When it comes to great video games, some are quite obvious. Games such as Super Mario Bros. 3, The Legend of Zelda and Final Fantasy VI often get brought up in these conversations. I won't deny those are terrific games, and for the purposes of today that's for another discussion.
Recently, video games have been making a more realistic turn. Games like BioShock and Heavy Rain bolster realistic graphics and great story-telling. However, before those games ever got released a great title was released for the PlayStation 2, and I would have never played it if it weren't for a recent PS3 high-definition remaster.
Shadow of the Colossus is one of those rare games that managed to completely change the way I looked at video games. The story of a warrior seeking out sixteen colossal giants is a larger-than-lie experience that's enhanced by a superb artistic style that I rarely see in newer video games.
Of course, with every great quest like this there's a reason for it. The game opens with Wander riding in on his trusty horse, making his way to the bottom level of an expansive temple. Here, he lays an unconscious woman down on an altar which summons a watcher by the name of Dormin, whom promises Wander the girl's revival if he destroys sixteen idols, in the form of giant colossi that are spread out across the land.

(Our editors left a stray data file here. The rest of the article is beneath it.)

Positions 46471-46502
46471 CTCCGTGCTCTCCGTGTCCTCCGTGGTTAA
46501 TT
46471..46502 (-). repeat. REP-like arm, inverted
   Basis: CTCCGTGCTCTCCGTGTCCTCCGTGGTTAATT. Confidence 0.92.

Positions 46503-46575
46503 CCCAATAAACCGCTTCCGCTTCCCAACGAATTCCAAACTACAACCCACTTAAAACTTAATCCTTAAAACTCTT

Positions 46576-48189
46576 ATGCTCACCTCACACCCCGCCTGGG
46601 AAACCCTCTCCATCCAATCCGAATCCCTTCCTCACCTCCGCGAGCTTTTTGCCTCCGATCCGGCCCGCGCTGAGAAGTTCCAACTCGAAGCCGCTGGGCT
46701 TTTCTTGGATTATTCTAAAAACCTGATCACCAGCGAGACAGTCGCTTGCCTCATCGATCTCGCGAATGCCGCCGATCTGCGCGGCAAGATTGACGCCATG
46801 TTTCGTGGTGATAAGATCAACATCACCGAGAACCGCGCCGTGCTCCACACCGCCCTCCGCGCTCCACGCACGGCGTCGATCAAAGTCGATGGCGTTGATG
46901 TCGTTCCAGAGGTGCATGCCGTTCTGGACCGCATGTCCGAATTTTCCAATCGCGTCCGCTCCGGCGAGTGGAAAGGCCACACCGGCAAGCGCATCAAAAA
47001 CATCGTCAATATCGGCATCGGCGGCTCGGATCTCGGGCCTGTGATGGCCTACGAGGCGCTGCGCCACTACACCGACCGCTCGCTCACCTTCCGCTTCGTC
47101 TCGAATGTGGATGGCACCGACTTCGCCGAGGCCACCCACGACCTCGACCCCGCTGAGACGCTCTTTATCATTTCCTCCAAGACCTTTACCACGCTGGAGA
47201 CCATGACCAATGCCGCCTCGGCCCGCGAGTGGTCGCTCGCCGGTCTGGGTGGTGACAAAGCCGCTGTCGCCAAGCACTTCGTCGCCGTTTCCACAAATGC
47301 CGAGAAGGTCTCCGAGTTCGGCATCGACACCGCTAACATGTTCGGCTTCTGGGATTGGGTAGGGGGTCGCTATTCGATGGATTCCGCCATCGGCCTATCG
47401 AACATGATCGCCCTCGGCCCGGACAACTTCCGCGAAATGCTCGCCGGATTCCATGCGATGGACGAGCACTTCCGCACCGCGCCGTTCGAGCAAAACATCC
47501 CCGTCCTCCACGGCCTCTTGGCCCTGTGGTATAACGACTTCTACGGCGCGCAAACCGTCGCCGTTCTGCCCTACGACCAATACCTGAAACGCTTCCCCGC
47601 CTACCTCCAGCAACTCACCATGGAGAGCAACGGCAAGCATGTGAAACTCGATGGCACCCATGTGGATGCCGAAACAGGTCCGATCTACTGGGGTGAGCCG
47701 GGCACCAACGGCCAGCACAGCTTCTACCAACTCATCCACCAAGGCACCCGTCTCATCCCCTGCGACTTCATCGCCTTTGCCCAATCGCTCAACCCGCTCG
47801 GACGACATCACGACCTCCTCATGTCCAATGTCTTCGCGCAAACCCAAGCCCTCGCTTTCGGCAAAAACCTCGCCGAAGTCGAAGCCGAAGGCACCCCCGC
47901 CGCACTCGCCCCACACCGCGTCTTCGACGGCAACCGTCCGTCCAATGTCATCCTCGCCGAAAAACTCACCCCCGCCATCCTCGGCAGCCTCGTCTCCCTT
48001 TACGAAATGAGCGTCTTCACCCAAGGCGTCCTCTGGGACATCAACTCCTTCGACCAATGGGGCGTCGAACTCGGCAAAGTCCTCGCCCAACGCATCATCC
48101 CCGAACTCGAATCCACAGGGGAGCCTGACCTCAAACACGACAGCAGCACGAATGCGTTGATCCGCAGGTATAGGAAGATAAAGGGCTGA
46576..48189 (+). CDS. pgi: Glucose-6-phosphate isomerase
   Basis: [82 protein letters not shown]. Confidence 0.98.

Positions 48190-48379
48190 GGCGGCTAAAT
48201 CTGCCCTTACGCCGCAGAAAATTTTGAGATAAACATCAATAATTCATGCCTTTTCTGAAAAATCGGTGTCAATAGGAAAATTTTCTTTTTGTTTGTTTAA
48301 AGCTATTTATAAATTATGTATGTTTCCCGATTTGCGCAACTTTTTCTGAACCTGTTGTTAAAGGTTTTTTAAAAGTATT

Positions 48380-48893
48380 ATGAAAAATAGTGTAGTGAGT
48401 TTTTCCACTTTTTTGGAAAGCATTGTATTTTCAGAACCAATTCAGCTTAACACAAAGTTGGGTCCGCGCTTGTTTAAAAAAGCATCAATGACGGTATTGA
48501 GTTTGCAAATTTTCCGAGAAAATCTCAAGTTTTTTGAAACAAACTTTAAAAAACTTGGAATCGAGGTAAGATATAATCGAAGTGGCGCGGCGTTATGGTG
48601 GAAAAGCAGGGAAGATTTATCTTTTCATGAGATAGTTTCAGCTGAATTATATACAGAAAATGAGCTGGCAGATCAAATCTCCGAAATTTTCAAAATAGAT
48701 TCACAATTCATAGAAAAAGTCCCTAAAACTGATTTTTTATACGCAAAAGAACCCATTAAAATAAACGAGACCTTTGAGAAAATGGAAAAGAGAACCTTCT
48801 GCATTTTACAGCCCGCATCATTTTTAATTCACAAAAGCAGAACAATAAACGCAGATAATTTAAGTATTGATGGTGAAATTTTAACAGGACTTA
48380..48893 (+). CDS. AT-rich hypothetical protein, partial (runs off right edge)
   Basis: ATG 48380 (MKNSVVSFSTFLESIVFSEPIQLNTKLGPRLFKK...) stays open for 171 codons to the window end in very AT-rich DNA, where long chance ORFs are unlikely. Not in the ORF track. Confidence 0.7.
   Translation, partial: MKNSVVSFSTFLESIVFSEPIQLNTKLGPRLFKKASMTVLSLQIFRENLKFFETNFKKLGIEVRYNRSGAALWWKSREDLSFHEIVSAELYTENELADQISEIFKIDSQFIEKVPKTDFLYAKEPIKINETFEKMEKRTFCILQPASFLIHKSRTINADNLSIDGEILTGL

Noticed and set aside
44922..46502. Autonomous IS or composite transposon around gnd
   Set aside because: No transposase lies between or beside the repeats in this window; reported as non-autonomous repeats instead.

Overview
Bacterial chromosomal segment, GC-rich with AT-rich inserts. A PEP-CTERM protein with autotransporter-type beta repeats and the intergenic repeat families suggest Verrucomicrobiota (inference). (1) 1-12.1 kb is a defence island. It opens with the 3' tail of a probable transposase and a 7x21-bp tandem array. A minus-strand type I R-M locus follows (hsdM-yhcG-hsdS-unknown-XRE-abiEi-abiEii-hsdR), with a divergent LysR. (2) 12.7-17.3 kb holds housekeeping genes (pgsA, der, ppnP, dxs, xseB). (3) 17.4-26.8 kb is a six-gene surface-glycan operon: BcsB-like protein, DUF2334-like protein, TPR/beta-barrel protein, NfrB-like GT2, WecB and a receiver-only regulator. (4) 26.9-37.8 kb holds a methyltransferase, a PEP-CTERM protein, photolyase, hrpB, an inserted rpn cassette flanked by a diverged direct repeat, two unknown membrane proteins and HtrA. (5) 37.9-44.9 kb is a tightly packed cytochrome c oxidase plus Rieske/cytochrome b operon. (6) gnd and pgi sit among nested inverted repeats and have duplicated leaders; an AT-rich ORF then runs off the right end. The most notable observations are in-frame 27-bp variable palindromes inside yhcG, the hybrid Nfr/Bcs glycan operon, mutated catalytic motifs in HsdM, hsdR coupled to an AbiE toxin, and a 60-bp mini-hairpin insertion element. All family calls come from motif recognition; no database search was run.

Part of what makes the game so great is the fact that your only enemy focus are the colossi themselves. Part of the game's magic is the adventure roaming through the forbidden land, which is full of luscious landscapes, eagles you can take a ride with, and health-enhancing fruits that can be knocked off of trees. Sometimes you might see a shining lizard, but you can easily kill them for a stamina boost.
Then, each of the sixteen colossal encounters feel much more epic. Each giant looks different from the other, and as such a different approach is required to take each creature down. You might only need to simply climb up one's backside to get to a weak point in one battle, while you have to get the beast's attention with your arrows in another. Each of these beasts are also beautifully terrifying.
The game's content finishes well with a satisfying final battle, and probably my personal favorite ending of any video game, period. I won't spoil it for anyone reading this that has never actually played it (who are you?), but it's one of those endings that sorta punches you in the emotional gut, then leaves you with a bittersweet ending that might make you bust out a few tissues. It's the only video game that has ever managed to make me cry to this day.
In conclusion, Shadow of the Colossus is not only one of the greatest games I've ever played, but it's one of the most important video games of all-time. It's mandatory if you consider yourself a gamer in any respect.
And that's my review of a great game. Thank you for reading.